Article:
The list of reasons why venture investors don’t fund diverse startups is long, legion and ludicrous, to put it politely. Nontraditional founders still face a ridiculous uphill slog. Here’s some good news: If you don’t fit the “pale, male from Yale” stereotype, you can use your experience to your benefit.
We’re excited to share a highly anticipated panel taking place on the Builders Stage at TechCrunch Disrupt 2023, which runs from September 19–21 in San Francisco.
Join Phaedra Ellis-Lamkins, founder and CEO, of Promise; Ruben Harris, co-founder and CEO of Career Karma; and Ritu Narayan, founder and CEO of Zūm in a session called “How Founders with Nontraditional Backgrounds Can Use Their Experience to Excel.”
The panel will address issues within three intersecting areas that impact founders who don’t fit the typical Silicon Valley stereotype: class, gender and race. How do you network effectively when you lack access to golf clubs and other elite social clubs?
What can you do to hold your own in investor meetings against people with sexist bias — whether unconscious or conscious? What are the advantages of growing up as part of an ethnic minority in the U.S., and how can you use lived cultural experience to your advantage?
Come to this panel for strategies that can help turn your “outsider” background into an effective tool for success.
Learn more about our speakers and their qualifications for tackling this important topic.
Phaedra Ellis-Lamkins: Promise founder and CEO
Phaedra Ellis-Lamkins is an American social justice advocate and businesswoman. Prior to Promise, a payment technology platform that simplifies government debt, Ellis-Lamkins ran revenue and operations at Honor, a home care technology company. Before Honor, she worked with the musician Prince and led the effort to secure ownership of his masters. She is a labor and community organizer by trade who is committed to making measurable change.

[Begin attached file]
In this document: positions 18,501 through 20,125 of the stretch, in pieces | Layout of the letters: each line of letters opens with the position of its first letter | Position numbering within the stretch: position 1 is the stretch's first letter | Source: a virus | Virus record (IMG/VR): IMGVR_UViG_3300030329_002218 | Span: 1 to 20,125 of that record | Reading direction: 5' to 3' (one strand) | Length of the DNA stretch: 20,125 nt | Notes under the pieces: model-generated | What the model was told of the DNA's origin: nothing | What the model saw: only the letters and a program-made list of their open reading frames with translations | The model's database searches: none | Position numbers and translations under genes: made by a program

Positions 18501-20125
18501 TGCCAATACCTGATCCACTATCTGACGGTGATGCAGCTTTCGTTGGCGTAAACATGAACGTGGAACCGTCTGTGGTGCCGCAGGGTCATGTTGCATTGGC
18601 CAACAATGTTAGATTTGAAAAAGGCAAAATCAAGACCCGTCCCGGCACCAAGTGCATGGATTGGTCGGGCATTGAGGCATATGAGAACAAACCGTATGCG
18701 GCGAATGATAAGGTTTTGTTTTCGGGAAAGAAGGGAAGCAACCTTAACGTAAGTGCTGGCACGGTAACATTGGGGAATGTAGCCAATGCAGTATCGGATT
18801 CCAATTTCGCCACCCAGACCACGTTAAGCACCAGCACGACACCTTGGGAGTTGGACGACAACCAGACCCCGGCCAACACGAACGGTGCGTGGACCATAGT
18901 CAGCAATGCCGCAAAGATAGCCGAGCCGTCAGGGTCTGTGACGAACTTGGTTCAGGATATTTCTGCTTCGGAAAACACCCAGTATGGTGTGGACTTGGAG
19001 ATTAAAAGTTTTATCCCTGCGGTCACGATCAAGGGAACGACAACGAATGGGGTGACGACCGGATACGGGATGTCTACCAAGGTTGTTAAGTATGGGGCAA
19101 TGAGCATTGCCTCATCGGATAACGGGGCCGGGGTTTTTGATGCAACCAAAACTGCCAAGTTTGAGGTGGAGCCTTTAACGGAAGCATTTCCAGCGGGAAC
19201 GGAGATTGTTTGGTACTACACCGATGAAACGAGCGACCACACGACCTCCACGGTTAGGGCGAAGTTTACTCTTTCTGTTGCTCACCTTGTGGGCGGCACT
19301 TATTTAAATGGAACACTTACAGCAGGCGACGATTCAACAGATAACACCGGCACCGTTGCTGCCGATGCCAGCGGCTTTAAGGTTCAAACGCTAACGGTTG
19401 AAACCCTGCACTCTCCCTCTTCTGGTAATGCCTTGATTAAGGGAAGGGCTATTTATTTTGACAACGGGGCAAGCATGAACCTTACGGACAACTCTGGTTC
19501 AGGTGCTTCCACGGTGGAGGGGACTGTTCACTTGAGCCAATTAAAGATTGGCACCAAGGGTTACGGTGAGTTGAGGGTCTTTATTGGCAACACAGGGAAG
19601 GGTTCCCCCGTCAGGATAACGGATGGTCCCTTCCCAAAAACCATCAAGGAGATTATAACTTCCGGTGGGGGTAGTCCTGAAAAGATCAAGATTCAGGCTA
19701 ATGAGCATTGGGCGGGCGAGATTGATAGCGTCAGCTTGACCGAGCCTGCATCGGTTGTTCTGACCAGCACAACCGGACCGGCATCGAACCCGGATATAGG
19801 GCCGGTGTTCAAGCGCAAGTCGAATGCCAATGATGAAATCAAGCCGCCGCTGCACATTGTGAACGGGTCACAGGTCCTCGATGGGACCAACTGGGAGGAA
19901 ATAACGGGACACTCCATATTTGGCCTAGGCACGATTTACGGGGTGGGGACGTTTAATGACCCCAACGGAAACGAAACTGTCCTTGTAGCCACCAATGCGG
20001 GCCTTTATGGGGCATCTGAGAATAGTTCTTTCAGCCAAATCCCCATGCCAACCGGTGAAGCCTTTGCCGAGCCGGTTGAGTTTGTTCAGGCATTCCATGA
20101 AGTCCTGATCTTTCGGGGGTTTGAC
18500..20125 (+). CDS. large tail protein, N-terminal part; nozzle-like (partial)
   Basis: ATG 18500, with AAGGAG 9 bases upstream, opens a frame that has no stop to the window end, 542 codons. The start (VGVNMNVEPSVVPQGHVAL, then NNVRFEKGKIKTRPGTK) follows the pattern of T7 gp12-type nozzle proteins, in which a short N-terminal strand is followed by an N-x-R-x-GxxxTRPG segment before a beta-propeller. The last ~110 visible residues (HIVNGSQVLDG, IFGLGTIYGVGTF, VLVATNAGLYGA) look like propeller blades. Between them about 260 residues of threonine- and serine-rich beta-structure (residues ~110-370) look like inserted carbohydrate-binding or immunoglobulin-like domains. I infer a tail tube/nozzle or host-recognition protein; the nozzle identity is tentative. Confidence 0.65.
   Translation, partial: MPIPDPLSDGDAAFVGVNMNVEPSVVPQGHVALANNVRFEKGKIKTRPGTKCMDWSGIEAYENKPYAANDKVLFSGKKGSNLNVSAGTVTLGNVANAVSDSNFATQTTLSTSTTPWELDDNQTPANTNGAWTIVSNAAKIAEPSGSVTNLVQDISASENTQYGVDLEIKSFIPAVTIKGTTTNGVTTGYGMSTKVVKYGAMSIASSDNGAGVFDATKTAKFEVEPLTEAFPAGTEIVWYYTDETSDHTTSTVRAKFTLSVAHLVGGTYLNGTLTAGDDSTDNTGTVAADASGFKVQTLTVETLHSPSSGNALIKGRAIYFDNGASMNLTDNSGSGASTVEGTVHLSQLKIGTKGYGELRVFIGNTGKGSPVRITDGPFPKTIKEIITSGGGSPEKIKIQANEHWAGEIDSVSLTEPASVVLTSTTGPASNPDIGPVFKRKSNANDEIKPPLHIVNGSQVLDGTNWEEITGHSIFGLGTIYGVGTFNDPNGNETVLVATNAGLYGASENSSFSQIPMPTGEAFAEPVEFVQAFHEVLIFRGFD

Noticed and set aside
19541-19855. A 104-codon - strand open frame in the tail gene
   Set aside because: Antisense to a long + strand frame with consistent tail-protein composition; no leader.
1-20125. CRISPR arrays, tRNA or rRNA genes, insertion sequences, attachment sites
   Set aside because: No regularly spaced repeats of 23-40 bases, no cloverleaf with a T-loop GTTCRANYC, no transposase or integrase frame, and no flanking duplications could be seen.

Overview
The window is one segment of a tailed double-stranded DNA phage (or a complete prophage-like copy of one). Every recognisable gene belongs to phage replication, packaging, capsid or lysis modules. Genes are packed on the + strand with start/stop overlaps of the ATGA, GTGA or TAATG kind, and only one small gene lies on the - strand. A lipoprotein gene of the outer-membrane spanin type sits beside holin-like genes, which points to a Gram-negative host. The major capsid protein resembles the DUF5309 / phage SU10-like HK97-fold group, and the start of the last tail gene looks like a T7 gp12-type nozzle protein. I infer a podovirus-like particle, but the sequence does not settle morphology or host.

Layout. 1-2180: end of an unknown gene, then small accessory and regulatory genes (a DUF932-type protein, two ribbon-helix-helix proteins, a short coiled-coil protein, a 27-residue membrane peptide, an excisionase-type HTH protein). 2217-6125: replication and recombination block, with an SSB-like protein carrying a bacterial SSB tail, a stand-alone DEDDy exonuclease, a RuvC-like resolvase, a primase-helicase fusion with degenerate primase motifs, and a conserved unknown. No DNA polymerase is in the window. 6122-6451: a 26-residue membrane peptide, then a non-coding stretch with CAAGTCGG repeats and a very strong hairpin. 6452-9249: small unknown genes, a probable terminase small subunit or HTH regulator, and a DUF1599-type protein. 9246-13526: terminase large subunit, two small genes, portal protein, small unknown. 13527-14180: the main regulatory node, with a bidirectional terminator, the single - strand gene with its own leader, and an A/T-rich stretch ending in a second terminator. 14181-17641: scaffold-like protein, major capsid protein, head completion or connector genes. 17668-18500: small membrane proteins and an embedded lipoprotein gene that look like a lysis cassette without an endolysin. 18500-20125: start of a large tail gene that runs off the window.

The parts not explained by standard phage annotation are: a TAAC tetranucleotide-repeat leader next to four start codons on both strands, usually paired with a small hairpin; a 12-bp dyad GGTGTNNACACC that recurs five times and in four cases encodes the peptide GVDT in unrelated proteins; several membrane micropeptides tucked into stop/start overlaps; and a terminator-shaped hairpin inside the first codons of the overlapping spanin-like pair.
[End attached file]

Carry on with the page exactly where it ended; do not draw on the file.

Earlier in her career, Ellis-Lamkins served as the executive officer of the South Bay AFL-CIO Labor Council, an organized labor federation representing more than 100 unions and more than 110,000 members in California. She was also executive director of Working Partnerships USA, a coalition of community groups and labor and faith organizations working to address economic disparities in Silicon Valley. She also served as the CEO of the anti-poverty organization Green For All.
Recognized for her leadership, Ellis-Lamkins has been honored by the World Economic Forum as a Young Global Leader; Essence for their 25 Most Influential African Americans; Ebony for their Power 150; The Grio for their 100 History Makers in the Making; and Black Enterprise for their 40 Next: Emerging Leaders for Our Future. Also, San Jose Magazine named her one of the 100 most powerful people in Silicon Valley. She serves on the boards of Honor and Tipping Point.
Ruben Harris: Career Karma co-founder and CEO
Five years ago, Ruben Harris co-founded Career Karma — a company that creates software to help employers attract, reskill and upskill employee talent. He raised $52 million from the top-tier investors in Silicon Valley to create the world’s greatest workforce development platform.
On the consumer side, millions of people use the platform each month seeking career advice. On the enterprise side, Harris works with Fortune 500 companies like Google to reskill and upskill thousands of people
Prior to Career Karma, Harris worked at three different startups in healthcare, education and politics (Honor, Altschool and Hustle). Before entering tech, he worked as an investment banker for three years. Harris has been playing the cello for 30 years.
Ritu Narayan: Zūm founder and CEO
An accomplished entrepreneur with 20+ years of experience as a tech industry leader, Ritu Narayan has been named one of Inc.’s Top 100 Female Entrepreneurs, recognized as one of Entrepreneur’s 100 Women of Influence and received the 2023 Power of Women Award from Global Silicon Valley and Arizona State University.
Prior to founding Zūm, Narayan led teams at Oracle, Yahoo, IBM and eBay. A Sloan Fellow and graduate of the Stanford University Graduate School of Business, Narayan earned her undergraduate degree in computer science at the Delhi Institute of Technology. She lives in San Carlos, California, with her husband and two children.
TechCrunch Disrupt 2023 takes place on September 19–21 in San Francisco. Tickets will sell out. Buy your pass now and save $400 before prices go up at the door. For a limited time, when you book your Disrupt hotel room at the Hyatt Regency San Francisco Downtown SOMA you’ll automatically be eligible to enter a raffle for a chance to win two spots for you and a guest to attend the exclusive TechCrunch Disrupt Speakers & Editors Dinner. Book your room today. More hotel raffle details here.
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